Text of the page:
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dc.contributor.advisorVan der Riet, Mary Boudine.
dc.creatorPillay, Gellinda Anna-Alicia Patience.
dc.date.accessioned2020-04-07T07:03:26Z
dc.date.available2020-04-07T07:03:26Z
dc.date.created2020
dc.date.issued2020
dc.identifier.urihttps://researchspace.ukzn.ac.za/handle/10413/17683
dc.descriptionMasters Degree. University of KwaZulu-Natal, Pietermaritzburg.en_US
dc.description.abstractFrom the moment individuals are diagnosed as human immunodeficiency virus (HIV) positive, they are overwhelmed with various emotions. People living with HIV who have recently been diagnosed will usually search for comfort as they adapt to this unsettling life change. In addition, HIV-positive students may feel alienated because they live away from their source of support. This study explored HIV-positive students’ lived experiences of HIV disclosure. University students fall within the age group of South African youths who are most likely affected by HIV. Because of the social dynamics of university life, such as living away from home, it is of interest to study the disclosure patterns of these students. The objective of this study was to understand HIV-positive students’ process of disclosure, focusing on both the challenges and the facilitators of disclosure. A qualitative study was conducted at the University of KwaZulu-Natal, Pietermaritzburg, South Africa. In-depth individual interviews were conducted with five participants – two men and three women – who were on antiretroviral (ARV) treatment and who were recruited through the campus health clinic. The data were analysed using thematic analysis. The findings showed that the negative consequences of disclosure were that the participants were subjected to judgemental responses after disclosing; a positive consequence of disclosure was having access to support. The participants were afraid to disclose to friends and roommates at university because they feared the judgemental attitudes and stigma. However, the participants chose to disclose to close family members, owing to the support they would receive from them. The university was also seen as having a good support system for HIV-positive students. In this regard, the participants suggested that interventions geared at social support and the dissemination of information should be employed at the university.en_US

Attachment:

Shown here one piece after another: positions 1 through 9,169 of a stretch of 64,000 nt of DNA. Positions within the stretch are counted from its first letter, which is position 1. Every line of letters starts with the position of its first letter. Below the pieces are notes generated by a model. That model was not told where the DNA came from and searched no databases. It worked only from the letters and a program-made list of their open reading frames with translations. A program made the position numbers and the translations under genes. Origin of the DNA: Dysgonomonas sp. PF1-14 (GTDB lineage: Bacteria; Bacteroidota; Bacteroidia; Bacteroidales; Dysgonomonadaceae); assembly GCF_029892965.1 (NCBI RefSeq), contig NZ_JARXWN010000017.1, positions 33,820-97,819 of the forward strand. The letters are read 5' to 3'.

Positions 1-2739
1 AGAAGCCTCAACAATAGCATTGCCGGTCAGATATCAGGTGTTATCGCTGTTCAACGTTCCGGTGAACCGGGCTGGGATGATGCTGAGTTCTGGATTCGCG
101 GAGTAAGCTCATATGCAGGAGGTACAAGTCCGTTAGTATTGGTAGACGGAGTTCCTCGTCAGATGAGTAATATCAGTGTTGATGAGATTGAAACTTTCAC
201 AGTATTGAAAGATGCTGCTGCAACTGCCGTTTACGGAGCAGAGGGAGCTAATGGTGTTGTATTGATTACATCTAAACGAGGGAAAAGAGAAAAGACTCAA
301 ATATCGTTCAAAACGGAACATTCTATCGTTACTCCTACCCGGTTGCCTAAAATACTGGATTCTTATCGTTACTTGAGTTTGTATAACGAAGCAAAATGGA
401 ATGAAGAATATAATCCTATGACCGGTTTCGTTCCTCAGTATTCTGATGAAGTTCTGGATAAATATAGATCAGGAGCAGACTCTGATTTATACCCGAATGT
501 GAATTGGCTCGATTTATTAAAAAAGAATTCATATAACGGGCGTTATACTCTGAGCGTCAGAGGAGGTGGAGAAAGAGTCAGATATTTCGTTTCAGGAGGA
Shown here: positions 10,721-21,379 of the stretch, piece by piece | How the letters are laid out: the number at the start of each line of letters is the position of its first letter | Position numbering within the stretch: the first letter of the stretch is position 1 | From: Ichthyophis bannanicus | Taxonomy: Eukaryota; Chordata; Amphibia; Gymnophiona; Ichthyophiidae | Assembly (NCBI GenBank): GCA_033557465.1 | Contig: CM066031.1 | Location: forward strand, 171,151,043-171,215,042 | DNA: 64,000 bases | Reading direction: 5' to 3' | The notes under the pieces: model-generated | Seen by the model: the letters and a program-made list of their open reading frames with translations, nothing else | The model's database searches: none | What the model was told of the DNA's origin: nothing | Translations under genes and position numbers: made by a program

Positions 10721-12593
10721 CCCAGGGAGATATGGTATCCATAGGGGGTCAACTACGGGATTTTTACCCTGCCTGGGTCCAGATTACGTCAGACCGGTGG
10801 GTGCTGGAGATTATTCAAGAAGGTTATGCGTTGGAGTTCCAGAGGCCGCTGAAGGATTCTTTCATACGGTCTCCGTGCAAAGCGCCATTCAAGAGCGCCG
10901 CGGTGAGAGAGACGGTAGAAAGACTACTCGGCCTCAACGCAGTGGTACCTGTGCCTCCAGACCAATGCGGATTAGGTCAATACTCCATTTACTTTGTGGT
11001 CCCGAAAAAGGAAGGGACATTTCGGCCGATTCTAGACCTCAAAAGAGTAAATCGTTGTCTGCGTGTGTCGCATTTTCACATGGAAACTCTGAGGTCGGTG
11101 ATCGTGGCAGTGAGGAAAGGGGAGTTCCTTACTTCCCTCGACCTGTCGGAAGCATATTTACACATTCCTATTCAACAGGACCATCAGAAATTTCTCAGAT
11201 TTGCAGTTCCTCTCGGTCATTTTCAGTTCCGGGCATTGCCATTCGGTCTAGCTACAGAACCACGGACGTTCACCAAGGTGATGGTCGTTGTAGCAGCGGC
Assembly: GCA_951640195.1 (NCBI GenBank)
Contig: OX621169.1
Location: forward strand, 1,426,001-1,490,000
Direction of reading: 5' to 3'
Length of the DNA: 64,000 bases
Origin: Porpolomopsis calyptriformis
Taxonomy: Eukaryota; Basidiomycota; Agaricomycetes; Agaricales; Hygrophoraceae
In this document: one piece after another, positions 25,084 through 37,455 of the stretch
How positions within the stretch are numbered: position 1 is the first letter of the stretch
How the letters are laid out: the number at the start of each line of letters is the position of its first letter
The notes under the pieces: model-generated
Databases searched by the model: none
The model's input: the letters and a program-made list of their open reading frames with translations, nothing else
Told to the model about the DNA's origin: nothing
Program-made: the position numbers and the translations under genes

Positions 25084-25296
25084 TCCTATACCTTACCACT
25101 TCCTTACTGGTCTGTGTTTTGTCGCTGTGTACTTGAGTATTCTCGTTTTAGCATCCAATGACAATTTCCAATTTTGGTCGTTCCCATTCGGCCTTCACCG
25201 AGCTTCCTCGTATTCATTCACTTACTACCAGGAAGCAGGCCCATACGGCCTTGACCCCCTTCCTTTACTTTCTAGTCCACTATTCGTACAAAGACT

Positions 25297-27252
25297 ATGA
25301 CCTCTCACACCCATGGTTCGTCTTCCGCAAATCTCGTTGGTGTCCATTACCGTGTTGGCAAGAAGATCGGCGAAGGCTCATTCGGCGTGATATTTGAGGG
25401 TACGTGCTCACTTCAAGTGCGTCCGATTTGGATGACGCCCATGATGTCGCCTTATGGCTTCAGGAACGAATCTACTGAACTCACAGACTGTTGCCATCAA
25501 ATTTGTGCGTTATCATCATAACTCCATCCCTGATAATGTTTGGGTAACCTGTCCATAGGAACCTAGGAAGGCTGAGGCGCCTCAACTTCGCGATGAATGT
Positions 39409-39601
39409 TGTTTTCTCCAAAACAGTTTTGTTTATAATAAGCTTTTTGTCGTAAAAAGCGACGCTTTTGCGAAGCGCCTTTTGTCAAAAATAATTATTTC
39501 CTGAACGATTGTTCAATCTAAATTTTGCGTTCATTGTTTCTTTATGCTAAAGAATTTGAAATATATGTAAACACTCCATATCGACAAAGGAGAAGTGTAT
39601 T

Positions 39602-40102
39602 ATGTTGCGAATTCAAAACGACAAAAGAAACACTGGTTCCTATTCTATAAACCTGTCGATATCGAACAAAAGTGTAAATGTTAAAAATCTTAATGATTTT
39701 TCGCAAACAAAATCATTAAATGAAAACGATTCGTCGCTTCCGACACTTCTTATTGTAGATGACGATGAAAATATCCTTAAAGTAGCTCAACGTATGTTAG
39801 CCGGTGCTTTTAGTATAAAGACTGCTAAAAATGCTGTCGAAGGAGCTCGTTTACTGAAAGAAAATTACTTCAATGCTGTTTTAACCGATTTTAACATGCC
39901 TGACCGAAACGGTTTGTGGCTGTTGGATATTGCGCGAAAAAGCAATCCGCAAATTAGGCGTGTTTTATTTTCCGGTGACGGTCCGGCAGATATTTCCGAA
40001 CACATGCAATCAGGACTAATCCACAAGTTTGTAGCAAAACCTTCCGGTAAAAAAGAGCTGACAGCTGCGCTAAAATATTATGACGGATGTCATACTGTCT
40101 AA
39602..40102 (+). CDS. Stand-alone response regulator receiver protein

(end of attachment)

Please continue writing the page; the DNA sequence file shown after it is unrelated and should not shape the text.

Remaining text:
dc.language.isoenen_US
dc.subject.otherHuman Immunodeficiency Virus (HIV).en_US
dc.subject.otherHIV disclosure.en_US
dc.subject.otherUniversity students.en_US
dc.subject.otherAntiretroviral (ARV).en_US
dc.subject.otherHIV positive students.en_US
dc.titleChallenges in the process of HIV/AIDS disclosure: Perspectives of HIV positive students in a South African university.en_US
dc.typeThesisen_US


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